Larry Lucchino is Writing His Magnum Opus With the New Worcester Red Sox Ballpark –  We want a ballpark that really looks like Worcester, tastes like Worcester, smells like Worcester — a ballpark that is really representative of its home town,” Rea, the executive vice president of real estate development and business affairs for the Pawtucket Red Sox, recently told in an interview.

Over the last month, PawSox officials have begun to reveal what that exactly could mean.

Rea says they’re currently “knee deep” in the planning efforts for the future home of the Red Sox Triple-A affiliate, who will begin playing in Worcester in 2021. The team announced the move last August, along with plans to build a 10,000-seat stadium in Worcester’s Canal District as part of a development project that includes restaurants, apartments, and a hotel overlooking the ballpark…

…has partnered with Worcester-based craft brewer Wormtown Brewery and beverage distributor Atlas to curate a locally inspired beer menu.

“We want people to be able to have Coors and Miller and Bud, but also have the local flare that I think the Worcester and Central Mass. area is becoming known for,” Rea said.

Welcome to Worcester. Dollar Twenty Five.

Larry Lucchino is most famous for three things: 1.) Designing the beautiful Camden Yards ballpark in Baltimore 2.) Leading the revival and renovations of the modern day Fenway Park and 3.) Running Theo Epstein out of town over a pissing contest. Obviously No. 3 is not ideal, but No. 1 and No. 2 are great legacies, which is why I have faith in Larry building something awesome in Worcester.

At first glance Polar Park seems like just another licensing rights sell out that means nothing. Whether intentional or not, it actually works really well because (at least for the Pawtucket Red Sox) the Triple-A team’s mascot currently is…

Yup, a polar bear. Or “Osos Polares de Pawtucket” if you happened to grab the fire flames hispanic themed hat like myself.

Larry’s even brought in the same architects to design the new park that have been leading the Fenway renovations for the last two decades.

It sounds like they’re being pretty creative with the entrances too, which is great not only for designing a unique experience but also helps with the bottle neck problem so many parks have.

Similar to Fenway, team officials are planning to have entrances all around Polar Park, so that fans can enter from different angles and the “full circumference of the venue is busy and activated,” Rea said. The park will also be built into a hill. So while fans entering the home-plate side on Madison Street would come in on street level, those coming from the direction of Worcester’s lively Green Street restaurant and bar scene would actually walk down into the stadium from center and right field (think Baltimore’s Camden Yards with a Jersey Street-type scene above the outfield seats).

I can’t tell you how many times theres been a massive line at Fenway right when you cross over the bridge to only just bomb down around to the Ted Williams statue and just double back to save a few minutes.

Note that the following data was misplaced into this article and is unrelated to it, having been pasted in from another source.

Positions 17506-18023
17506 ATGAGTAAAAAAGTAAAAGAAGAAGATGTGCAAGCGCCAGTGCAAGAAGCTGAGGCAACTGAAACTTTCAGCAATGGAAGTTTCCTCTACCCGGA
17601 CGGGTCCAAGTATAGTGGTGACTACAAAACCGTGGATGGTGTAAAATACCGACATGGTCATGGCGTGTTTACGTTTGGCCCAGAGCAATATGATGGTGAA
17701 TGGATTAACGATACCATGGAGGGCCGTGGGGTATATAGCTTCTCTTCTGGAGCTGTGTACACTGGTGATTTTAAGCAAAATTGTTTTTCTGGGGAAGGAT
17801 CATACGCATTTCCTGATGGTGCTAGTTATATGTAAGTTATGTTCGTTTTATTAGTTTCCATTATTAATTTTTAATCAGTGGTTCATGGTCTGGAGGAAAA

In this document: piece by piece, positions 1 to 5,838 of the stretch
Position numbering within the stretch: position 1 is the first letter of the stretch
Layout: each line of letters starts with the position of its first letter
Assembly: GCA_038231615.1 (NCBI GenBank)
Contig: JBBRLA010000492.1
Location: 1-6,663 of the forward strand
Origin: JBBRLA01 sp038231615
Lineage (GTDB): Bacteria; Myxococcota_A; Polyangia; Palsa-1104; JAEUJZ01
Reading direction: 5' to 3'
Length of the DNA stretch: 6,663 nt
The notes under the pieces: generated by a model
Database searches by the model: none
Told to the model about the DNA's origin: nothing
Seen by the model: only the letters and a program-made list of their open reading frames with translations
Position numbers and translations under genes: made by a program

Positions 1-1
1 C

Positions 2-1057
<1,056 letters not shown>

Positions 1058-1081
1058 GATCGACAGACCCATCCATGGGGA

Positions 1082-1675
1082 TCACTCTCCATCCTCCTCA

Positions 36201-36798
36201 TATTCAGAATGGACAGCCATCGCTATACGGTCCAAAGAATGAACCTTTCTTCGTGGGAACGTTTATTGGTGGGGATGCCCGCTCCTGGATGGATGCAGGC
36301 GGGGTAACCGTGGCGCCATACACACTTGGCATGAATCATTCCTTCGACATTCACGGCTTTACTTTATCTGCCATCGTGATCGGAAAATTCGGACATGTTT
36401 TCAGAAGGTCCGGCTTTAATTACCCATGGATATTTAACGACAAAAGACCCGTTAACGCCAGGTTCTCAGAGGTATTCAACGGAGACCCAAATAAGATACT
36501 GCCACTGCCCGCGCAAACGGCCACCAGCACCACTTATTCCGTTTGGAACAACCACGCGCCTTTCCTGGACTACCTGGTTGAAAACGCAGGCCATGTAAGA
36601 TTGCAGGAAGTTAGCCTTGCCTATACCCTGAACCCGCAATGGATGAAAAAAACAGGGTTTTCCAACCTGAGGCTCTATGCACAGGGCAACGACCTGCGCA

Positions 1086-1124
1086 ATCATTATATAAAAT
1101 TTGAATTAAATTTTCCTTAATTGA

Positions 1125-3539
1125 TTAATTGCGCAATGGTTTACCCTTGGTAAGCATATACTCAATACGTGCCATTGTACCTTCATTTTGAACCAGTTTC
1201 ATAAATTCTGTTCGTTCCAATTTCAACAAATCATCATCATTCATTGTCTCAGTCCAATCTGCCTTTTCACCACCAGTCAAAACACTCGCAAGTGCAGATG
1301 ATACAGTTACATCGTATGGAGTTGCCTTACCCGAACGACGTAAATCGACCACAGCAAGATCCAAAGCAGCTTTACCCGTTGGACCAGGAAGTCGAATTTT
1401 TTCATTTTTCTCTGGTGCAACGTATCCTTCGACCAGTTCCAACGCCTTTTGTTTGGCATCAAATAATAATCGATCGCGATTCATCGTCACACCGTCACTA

“I think there will be some unique outfield geometry and architecture,” he said. “We’re still putting those final pieces in place. But I think there will be some unique Fenway-esque architecture, if not identical dimensions and identical height walls. But some things will certainly have that sort of feel to it — not just some generic, perfectly symmetrical outfield.”

Fenway-esque architecture? Hell if I know what that means. I would think as the Triple-A team you would want players to get used to the same dimensions that the parent club is using in their home ballpark so that would make sense, but who knows.

Anddd its gonna be pricey!

According to the Worcester Business Journal, it will be the fourth-most expensive minor league park ever built when adjusted for inflation.

“We want a ballpark that has Fenway charm, but with the modern amenities that you expect from a 21st century ballpark,” Rea said.

The “flexible seating and social areas” are a great idea because sometimes you just want to grab a sausage and a couple beers and shoot the shit with your buds.

Around 7,200 to 7,500 of the park’s 10,000-person capacity will be traditional, fixed ballpark seats, Steinberg said at a fan preview night in Pawtucket last month. The rest will be flexible seating and social areas catering toward younger fans and families. Rea thinks such gathering spaces will be key for attracting students from the 13 colleges in the Worcester area, who have reportedly complained about not having anywhere to mingle with each other.

I’ve done this at plenty of Sox games when I stumble onto $10 tickets and its a blowout. The roof deck down the first base line is one of my favorite spots in Fenway. It also reminds me of the open local brewery and picnic table areas I raved about in our Portland SeaDogs ballpark review.

We’ll be heading back to Portland in August for another SeaDogs game and I’ll probably hit Pawtucket again for the seasons over. Needless to say I am a huge fan of minor league ballparks, whether its Pawtucket or Portland or the NH Fisher Cats or even some Brockton Rox games back in the day. Still need to make it to the Hartford Yard Goats who apparently have a sick brand new stadium downtown, but I will 100% be checking out the Worcester stadium once the PawSox move their in 2021.

Until then, please please just don’t ruin the team name with some gimmicky mascot. As Frank Lucas once said, “thats a brand name.”

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